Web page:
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The New Testament is not Good Enough Proof of Jesus’ Existence

By Patrick Washington / Published on Monday, 18 Dec 2017 15:44 PM / No Comments

In a week from now, many people all around the world will celebrate Christmas, the recognized birthday of Jesus. For several people, the Christmas is more about exchanging gifts and spending time with family rather than honoring Jesus. Of course, man would readily admit that December 25 is most likely not the birthday of the central figure of Christianity.


Originally, December 25 was celebrated by the ancient Romans as the birthday of their pagan Sun god. When the Roman Empire converted to Christianity, they adopted December 25 as the birthday of Jesus. Reading close details from the “New Testament,” Jesus would have more likely been born in the autumn season (in either September or October).

Herein is our problem. The main record for Jesus’ birth is the “New Testament.” Of course, there are many sincere and good people that take the “New Testament” as historical fact believing that it is the literal word of God. However, there are some issues with that assumption.

The “New Testament” is full with errors and inconsistencies and it cannot be trusted as a reliable source. On several occasions, the four books of the Gospel disagree with each other on details of the Jesus’ life.

One of the greatest mistakes is concerning the virgin birth. Jesus’ virgin birth supposed to be the fulfillment of Isaiah’s prophecy, “A virgin shall give birth to a child.” However, that is a mistranslation of the world “almah,” which just means “young woman.” Matthew (or whoever the writer was) mistranslated “almah” to mean virgin.

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That is another thing as well. Much of the books in the “New Testament” are not even written by the people that are credited.

Many of the books of the New Testament were written by people who lied about their identity, claiming to be a famous apostle – Peter, Paul, or James, knowing full well they were someone else. – Bart Ehrman

Of course, Paul appends his name in many of his epistles but comparing the literary styles of “his” letters, we can deduct that they are written by two or more authors. Biblical scholar Donald Guthrie actually wrote in length about this subject.

Also, let us consider that many of the “New Testament” writings were written many years after the supposed life of Jesus. We would think that if this great man had performed such miraculous works that his followers would not wait for a whole generation to write of him. The earliest text was written between 50 and 62 CE, twenty years after the life of Jesus.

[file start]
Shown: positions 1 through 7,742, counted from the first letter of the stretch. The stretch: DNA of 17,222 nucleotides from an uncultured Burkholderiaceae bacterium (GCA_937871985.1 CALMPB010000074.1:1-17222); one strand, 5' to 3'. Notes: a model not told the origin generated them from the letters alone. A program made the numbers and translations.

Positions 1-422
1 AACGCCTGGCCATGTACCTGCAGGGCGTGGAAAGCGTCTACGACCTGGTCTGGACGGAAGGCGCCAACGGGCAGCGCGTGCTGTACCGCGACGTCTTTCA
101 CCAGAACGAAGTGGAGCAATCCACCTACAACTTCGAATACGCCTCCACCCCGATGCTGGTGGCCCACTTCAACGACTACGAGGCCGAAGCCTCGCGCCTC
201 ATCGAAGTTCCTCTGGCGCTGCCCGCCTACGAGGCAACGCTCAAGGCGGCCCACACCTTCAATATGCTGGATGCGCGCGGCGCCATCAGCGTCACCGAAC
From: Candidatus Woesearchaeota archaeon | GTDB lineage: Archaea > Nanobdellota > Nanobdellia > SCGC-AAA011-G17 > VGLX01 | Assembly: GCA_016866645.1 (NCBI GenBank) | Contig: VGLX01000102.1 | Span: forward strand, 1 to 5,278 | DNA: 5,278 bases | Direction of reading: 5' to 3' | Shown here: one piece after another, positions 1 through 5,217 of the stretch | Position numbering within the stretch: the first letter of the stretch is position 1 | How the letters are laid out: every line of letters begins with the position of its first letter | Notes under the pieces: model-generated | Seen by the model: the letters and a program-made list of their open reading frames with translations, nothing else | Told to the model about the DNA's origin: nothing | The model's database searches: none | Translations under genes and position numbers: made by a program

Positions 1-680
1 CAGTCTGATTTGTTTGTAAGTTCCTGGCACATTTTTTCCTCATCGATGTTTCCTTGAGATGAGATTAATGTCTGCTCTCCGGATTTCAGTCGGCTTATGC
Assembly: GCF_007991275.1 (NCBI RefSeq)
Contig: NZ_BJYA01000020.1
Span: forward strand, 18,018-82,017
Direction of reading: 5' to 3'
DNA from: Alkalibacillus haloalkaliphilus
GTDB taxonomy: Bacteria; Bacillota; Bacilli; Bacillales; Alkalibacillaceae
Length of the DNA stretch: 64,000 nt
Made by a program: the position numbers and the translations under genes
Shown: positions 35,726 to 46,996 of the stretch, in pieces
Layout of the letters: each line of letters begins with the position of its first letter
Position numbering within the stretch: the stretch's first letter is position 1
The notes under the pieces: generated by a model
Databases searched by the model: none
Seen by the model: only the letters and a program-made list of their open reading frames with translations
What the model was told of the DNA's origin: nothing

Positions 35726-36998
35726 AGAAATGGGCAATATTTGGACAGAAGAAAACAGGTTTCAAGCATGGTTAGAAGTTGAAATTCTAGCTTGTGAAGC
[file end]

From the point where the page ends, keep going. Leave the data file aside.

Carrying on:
The remarkable thing is that there is no other record of Jesus from that time. During his supposed lifetime, no one wrote about Jesus. No chronicler wrote about Jesus’ miracles. No scribe wrote about Jesus’ great following. No leader or other figure wrote anything about Jesus’ death, burial and resurrection. There is nothing written from that whole time period verifying the life of Jesus.

In the entire first Christian century, Jesus is not mentioned by a single Greek or Roman historian, religion scholar, politician, philosopher or poet. His name never occurs in a single inscription, and it is never found in a single piece of private correspondence. – Bart Ehrman

If such miraculous and wondrous works were performed by him at that time, there should have been somebody that would have written of them. From this lack of mentions, any reasonable person would begin to doubt the existence of Jesus.

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The story of Jesus developed many years after his supposed birth and death. There are many possible theories for the origins of Jesus. We do not have the time to go over them right now but we can conclude that the “New Testament” is not adequate evidence for the proof of Jesus’ existence.

About Patrick Washington

Patrick N. Washington is a resident and native of Central Virginia. He has been engaged in political activism since he was a teenager. Patrick is the former vice-chair of the Petersburg Republican Committee. He presently serves as secretary of the Hopewell Republican Committee and as vice-chair of the Hopewell Electoral Board. He is also an ordained minister and has presided over the Enlightenment Synagogue since 2012.